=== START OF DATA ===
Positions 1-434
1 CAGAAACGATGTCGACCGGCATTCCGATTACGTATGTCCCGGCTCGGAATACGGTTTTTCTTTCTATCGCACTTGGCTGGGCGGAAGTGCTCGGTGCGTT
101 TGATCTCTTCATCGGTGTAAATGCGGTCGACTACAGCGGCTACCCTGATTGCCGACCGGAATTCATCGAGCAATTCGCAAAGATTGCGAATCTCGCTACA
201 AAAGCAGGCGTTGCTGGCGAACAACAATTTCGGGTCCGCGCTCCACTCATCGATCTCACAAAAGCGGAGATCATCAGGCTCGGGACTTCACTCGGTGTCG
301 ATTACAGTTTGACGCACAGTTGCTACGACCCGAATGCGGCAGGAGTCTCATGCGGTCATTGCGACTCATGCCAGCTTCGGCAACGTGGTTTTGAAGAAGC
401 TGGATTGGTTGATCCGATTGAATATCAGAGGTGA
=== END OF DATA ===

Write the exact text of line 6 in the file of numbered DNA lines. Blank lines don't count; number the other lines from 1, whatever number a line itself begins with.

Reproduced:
401 TGGATTGGTTGATCCGATTGAATATCAGAGGTGA